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Calls Landing, Leeds

Calls Landing is a pub with one great strength: it’s one of probably only two bars in Leeds City Centre with a South-facing beer garden on the river (along with Aire Bar next door, which has a smaller one).

It’s a very nice, if sometimes slightly crowded, beer garden and it certainly beats sitting outside Restaurant Bar & Grill on City Square in summer, surrounded by roaring traffic as the long shadows fall in mid-afternoon whilst you drink a very expensive  pint of Tetley’s Smoothflow.

But a riverside pub like this is going to struggle for 9 months of the year in West Yorkshire when the beer garden lies wet and empty, as seagulls pick away at soggy discarded Greggs wrappers. So it needs to have something else going for it.

Fortunately, one of Calls Landing’s strengths is a small but decent range of beers. Whilst it’s not going to compete for variety with The Palace around the corner for selection on cask, there are three handpumps, one of which is always Theakstons (which is a good enough default option and one I haven’t seen much of in Leeds).

The guest beers have included some unusual and interesting options, including Golden Angel from Doncaster’s Toad Brewery – a solid beer with a terrible pumpclip – and this week, Ossett Brewery’s Treacle Stout. It’s probably pipped at the post by Summer Wine’s Treason Treacle Stout for me; but it’s a SIBA award-winner and deservedly so.  There’s also a pretty good fridge selection, with a few dumpy Belgian bottles as well as Brooklyn Lager and the like.

It’s one of those bars that, instead of having a busy kitchen and a large menu, has chosen to have a small, low-maintenance selection of food that it does well. Whereas North Bar has pie & peas or cheese & bread, Calls Landing has recently rebranded itself as a “stew & oyster bar”.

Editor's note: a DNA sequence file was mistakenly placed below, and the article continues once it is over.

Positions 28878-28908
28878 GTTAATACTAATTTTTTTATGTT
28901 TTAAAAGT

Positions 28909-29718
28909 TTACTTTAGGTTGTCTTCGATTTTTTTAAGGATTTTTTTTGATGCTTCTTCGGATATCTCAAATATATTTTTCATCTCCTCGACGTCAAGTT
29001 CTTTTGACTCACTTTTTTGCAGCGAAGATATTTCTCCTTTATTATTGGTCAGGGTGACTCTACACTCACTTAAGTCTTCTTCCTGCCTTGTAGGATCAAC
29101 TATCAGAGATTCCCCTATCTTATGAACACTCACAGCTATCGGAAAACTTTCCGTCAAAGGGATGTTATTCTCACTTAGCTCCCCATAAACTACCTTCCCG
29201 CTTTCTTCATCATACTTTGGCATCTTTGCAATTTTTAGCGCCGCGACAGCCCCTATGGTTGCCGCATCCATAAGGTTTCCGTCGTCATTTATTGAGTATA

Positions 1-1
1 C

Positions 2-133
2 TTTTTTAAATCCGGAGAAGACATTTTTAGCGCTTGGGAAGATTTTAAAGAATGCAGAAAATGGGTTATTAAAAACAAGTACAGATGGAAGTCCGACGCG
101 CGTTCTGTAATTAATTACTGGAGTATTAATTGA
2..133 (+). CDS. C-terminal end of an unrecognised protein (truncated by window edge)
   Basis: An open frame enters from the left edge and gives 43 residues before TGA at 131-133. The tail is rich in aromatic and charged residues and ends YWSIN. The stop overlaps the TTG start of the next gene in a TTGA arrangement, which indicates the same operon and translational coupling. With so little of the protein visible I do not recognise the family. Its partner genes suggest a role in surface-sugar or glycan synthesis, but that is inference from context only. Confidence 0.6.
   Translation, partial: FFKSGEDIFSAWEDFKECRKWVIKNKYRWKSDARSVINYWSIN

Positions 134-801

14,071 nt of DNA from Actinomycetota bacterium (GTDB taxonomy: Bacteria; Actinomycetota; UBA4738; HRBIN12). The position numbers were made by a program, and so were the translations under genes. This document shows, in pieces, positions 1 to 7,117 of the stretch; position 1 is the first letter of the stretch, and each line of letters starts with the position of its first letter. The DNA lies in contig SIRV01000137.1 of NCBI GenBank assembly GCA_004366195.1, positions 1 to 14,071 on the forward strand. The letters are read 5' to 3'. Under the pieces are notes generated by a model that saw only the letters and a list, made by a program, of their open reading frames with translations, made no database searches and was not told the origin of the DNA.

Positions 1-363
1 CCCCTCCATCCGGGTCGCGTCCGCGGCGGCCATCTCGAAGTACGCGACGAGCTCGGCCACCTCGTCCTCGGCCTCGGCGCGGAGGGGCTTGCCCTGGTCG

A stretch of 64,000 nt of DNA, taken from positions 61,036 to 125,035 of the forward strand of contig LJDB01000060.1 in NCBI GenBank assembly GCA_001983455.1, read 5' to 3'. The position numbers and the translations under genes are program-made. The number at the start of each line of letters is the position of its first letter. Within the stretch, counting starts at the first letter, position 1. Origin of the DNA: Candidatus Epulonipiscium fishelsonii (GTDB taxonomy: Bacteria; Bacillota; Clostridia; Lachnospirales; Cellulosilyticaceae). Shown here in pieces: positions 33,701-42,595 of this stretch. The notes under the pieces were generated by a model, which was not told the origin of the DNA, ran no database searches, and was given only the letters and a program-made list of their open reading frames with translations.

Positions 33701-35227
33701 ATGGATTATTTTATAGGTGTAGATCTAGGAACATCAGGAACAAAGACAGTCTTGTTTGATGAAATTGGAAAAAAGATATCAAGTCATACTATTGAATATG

There’s a selection of three changing stews with an emphasis on beans, chorizo, chilli, prawns etc, which come in big bowls with nice bread, and I’ve always enjoyed. It’s also served quickly, which doesn’t hurt.

I’m a bit wary about oysters generally, so I’ve always shied away from that option. They also have good olives and a selection of nuts.  They could do with giving you a spare glass to put your pistachio shells in, though.

The bar itself is pleasantly decked out with a modern cafe feel, with light wood, exposed bricks, a rack of newspapers and fairly interesting modern art posters. The piped music tends towards the safe and middle-aged, with a lot of Cream, Fleetwood Mac, T-Rex and the like. The windows look out on the river and the floorspace has expanded considerably into a further room in the last year or so.

Calls Landing has always been a great place to be on a summer afternoon. However it’s also a very pleasant place for a simple, warming meal and a decent pint on a dark, rainy winter evening.

Calls Landing, 36-38 The Calls, LS2 7EW; http://www.callslanding.com/

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  1. December 16, 2010 at 2:10 pm

    Me and my wife visit this place occasionally and always have enjoyed the stew on a cold Yorkshire afternoon. For me the beer is a added extra and I never expect much. If I want I beer I usually walk down to The Palace.

    • December 16, 2010 at 2:54 pm

      I agree, but because the cask selection is quite small I don’t usually get my hopes up, so there’s sometimes a nice surprise. If not, there’s always something in the fridge I don’t object to.

      I go to the Palace quite a lot and I think for the cask range it’s probably up there with Mr Foleys for best in the city centre. I’m going to write it up soon too.

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